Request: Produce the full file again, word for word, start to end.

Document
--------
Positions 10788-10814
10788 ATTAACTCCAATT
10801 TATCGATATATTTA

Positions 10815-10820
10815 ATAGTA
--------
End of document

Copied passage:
Positions 10788-10814
10788 ATTAACTCCAATT
10801 TATCGATATATTTA

Positions 10815-10820
10815 ATAGTA